Monday, March 19, 2018

Mechanical Editing Causes Clunky Writing

I have long told the story of my 180,000 word beast of a first draft and how I went about the process of cutting 60,000 words from it. The last 20,000 were the hardest and became the well-known game of trimming the fat. I actually recommend trying this on a work that you’re not too precious about because even if you decide nothing can be cut, it does force you to really analyze your work in a way that doesn’t overwhelm.

One of the phrases I found I used a lot and could remove was “started to” and “began to.”

“The sun began to rise” became “The sun rose.”

In many places, this was a really easy and speedy way use the Finder tool and cut down. I always read the sentence first, and hope heavily that I did not make something sound strange by doing so—which is what another read through will, with any luck, catch. Some sentences were drastically changed by the meaning. You can’t simply make “She started to speak then stopped,” to “She spoke then stopped.” And sometimes, while there isn’t a huge difference, the slight alteration might affect ambiance, cadence, or even just the visual.

So when I came across a common writing blog about, “Show don’t tell,” I was surprised to find how aggravated I was at the suggestion to remove all “started tos.”

It wasn’t an especially narcissistic blog, and the information was useful. Yet it was the quintessential plead for banning of certain types of words without discussing the why, the exceptions, or how to tell.

This is especially personal for me because my biggest criticism has always been, “I like the way you write, but sometimes it’s jarring.” Or that’s the gist of it. My strange and, yes, often inherent way of looking at words worked to convey a new perspective, challenge the reader just enough, and make them laugh. Yet sometimes it would be pretentious as hell and distract from the whole goddamn point. But because many times I was not “just looking in the thesaurus for the biggest word I could find” (as some implied I was), but using my actual vernacular—albeit sometimes in a strange way—it was not easy for me to understand when it crossed the line from creative to incorrect, so I find the discussion of why ‘started to’ is inappropriate is pretty important.

Being a writer is always about embracing certain weirdness while connecting over normalcy, and when people start bossing you around without going into their thought process it can be very difficult to know if they really are put off by your decisions or the realization their reality isn’t everyone’s. And even if someone is being honest and caring, they can’t stand around and point out every time you really should start “showing” instead of telling but have to help you be able to think for yourself.

You originally wrote “started to” for a reason.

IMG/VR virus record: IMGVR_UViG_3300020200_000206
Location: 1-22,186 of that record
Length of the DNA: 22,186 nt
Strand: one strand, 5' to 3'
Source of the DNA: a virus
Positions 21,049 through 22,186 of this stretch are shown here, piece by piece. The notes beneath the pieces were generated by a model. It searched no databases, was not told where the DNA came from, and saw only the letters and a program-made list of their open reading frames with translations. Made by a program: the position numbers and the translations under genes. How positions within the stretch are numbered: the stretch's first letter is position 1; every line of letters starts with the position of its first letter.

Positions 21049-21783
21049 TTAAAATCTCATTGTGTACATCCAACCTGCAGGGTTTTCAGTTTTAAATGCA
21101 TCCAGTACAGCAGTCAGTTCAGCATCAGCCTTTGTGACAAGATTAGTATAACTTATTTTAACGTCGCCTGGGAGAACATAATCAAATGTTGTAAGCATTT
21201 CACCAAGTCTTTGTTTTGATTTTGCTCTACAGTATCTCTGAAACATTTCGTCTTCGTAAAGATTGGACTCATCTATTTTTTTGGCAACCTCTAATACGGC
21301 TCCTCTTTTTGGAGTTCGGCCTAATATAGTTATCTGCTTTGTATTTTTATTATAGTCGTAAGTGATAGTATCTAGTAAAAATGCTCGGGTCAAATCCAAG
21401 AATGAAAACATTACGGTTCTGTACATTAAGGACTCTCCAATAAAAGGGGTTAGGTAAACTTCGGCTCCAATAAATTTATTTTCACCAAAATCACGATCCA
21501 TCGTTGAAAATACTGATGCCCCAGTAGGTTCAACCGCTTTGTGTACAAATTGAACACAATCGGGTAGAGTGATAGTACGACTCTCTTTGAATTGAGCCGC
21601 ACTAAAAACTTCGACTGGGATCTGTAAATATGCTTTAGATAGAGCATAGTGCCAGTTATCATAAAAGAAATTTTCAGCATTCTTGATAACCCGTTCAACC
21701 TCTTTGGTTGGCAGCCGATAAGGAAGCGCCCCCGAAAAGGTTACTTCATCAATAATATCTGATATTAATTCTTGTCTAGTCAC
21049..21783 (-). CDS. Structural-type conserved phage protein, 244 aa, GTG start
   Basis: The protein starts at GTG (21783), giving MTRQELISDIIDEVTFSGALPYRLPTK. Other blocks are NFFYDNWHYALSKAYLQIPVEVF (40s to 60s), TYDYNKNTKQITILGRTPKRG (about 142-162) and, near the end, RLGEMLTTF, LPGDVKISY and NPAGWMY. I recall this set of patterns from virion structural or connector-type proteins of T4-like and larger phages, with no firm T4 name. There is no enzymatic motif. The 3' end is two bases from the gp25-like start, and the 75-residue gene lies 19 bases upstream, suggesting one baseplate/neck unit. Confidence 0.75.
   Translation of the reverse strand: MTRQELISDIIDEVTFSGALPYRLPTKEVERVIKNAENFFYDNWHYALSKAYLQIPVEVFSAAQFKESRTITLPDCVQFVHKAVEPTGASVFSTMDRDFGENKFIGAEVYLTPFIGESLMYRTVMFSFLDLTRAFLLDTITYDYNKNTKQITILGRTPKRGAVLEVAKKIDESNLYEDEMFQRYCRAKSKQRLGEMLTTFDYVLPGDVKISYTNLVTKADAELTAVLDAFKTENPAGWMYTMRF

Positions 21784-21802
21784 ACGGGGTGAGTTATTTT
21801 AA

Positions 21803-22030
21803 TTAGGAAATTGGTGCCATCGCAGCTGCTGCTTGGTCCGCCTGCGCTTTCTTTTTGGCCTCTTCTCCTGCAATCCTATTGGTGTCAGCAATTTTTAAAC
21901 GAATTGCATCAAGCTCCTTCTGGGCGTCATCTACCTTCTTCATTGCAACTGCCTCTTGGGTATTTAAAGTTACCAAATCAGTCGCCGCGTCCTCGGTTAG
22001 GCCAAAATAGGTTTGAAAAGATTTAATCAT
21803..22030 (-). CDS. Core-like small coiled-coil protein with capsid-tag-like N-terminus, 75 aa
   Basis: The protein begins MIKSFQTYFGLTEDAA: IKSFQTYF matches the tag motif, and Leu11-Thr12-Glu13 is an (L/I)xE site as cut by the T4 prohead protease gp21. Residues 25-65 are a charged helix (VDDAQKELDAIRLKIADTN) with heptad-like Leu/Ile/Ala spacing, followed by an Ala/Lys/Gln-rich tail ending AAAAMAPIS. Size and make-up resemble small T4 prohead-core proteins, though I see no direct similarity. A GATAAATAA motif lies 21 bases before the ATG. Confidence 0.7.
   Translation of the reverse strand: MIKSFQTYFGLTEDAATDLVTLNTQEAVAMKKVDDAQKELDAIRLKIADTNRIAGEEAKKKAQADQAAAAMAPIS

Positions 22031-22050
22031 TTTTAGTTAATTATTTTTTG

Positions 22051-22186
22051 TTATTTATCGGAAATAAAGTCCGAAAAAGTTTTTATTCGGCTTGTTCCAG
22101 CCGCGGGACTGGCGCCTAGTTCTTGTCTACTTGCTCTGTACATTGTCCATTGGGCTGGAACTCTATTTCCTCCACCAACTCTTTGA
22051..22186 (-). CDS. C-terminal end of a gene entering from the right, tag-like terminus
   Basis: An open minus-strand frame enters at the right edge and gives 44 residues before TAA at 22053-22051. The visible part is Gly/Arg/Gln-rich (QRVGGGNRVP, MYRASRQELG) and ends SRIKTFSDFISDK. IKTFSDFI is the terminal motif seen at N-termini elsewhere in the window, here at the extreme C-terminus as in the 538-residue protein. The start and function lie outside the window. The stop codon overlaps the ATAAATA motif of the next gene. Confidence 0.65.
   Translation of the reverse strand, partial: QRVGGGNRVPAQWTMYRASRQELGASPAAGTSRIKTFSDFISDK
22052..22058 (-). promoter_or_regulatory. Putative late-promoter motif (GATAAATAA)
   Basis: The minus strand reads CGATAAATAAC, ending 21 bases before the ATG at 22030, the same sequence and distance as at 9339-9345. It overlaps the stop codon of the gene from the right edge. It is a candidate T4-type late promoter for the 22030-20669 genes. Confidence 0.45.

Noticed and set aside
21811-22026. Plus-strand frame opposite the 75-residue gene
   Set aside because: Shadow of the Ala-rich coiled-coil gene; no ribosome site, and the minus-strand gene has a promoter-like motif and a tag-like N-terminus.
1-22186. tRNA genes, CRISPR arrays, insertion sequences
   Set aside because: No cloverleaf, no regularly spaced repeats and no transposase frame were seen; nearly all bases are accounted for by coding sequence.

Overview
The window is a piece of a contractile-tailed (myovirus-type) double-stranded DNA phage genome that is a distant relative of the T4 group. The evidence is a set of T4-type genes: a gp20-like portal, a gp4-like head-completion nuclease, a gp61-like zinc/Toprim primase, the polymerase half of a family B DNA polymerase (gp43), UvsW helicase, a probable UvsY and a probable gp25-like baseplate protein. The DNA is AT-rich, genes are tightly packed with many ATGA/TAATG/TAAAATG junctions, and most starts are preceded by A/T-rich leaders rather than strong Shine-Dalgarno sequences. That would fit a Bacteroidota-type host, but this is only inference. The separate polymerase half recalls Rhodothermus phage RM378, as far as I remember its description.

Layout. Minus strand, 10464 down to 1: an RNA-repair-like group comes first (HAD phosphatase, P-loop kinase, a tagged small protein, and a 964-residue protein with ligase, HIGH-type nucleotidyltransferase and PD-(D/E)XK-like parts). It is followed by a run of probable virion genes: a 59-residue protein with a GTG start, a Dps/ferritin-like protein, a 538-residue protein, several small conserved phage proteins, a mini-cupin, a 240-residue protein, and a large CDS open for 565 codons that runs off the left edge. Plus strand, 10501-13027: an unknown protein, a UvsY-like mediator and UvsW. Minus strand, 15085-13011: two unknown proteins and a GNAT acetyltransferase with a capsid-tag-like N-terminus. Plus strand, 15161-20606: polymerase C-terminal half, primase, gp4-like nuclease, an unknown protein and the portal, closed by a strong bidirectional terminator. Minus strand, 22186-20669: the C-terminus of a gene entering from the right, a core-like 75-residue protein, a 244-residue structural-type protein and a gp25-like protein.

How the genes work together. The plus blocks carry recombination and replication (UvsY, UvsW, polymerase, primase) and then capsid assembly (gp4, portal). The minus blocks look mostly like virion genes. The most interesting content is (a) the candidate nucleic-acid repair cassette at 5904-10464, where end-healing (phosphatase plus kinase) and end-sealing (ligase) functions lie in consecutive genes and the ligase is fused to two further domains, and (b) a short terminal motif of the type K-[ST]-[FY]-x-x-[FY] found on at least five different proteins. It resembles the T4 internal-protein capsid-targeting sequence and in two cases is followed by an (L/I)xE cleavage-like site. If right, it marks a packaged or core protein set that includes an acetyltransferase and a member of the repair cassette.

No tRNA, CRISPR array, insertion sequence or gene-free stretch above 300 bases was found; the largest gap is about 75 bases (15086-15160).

What got me most about the article was… well, to be honest, it was a poorly tethered thought about how “body parts can’t move on their own.” This hadn’t nothing to do with showing or telling, it was her just complaining about how she and a critique partner made fun of lines like, “His eyes shot to the notebook,” claiming, “I picture them shooting from his head and across the room.”

Really? I don’t. And while I will be open to her perspective, if only for the fear of hypocrisy. Maybe that is her natural interpretation, but my genuine speculation is that she only had a problem with it as a frustrated writer looking for pedantic flaws without considering the actual issues that choice caused.

In any case, there was something about her methods for giving out advice that rubbed me the wrong way, more so than any other article on writing with the same flaws had.

Mainly, it was that she proved her own point wrong in her example.

She began the blog discussing how her book was about to be submitted to her publisher for a final time and could not be changed after that. Panicking, she decided to go through and give it one look over, deciding on removing all of the “tries tos,” “started tos,” and “began tos.”

One sentence, “He started to stand and she shoved him back down,” was her example. Instead of using a quote that the “tried to/started to/began to” could just be cut without changing anything, this one was a good demonstration on when you can’t just say, “He stood.” This somewhat defeated her point, but at least it was a more complicated question.

She changed it to, “He stood halfway and she shoved him back down,” stating it made it much more immediate.

In my opinion, these sentences aren’t a big deal in either case. I probably wouldn’t have noticed or been perturbed by either of them coming across them in a book. But, if I had to pick between the two, I don’t see “halfway” as being more immediate—the opposite in fact. I would also say the visual seems somewhat clunky to me, awkward.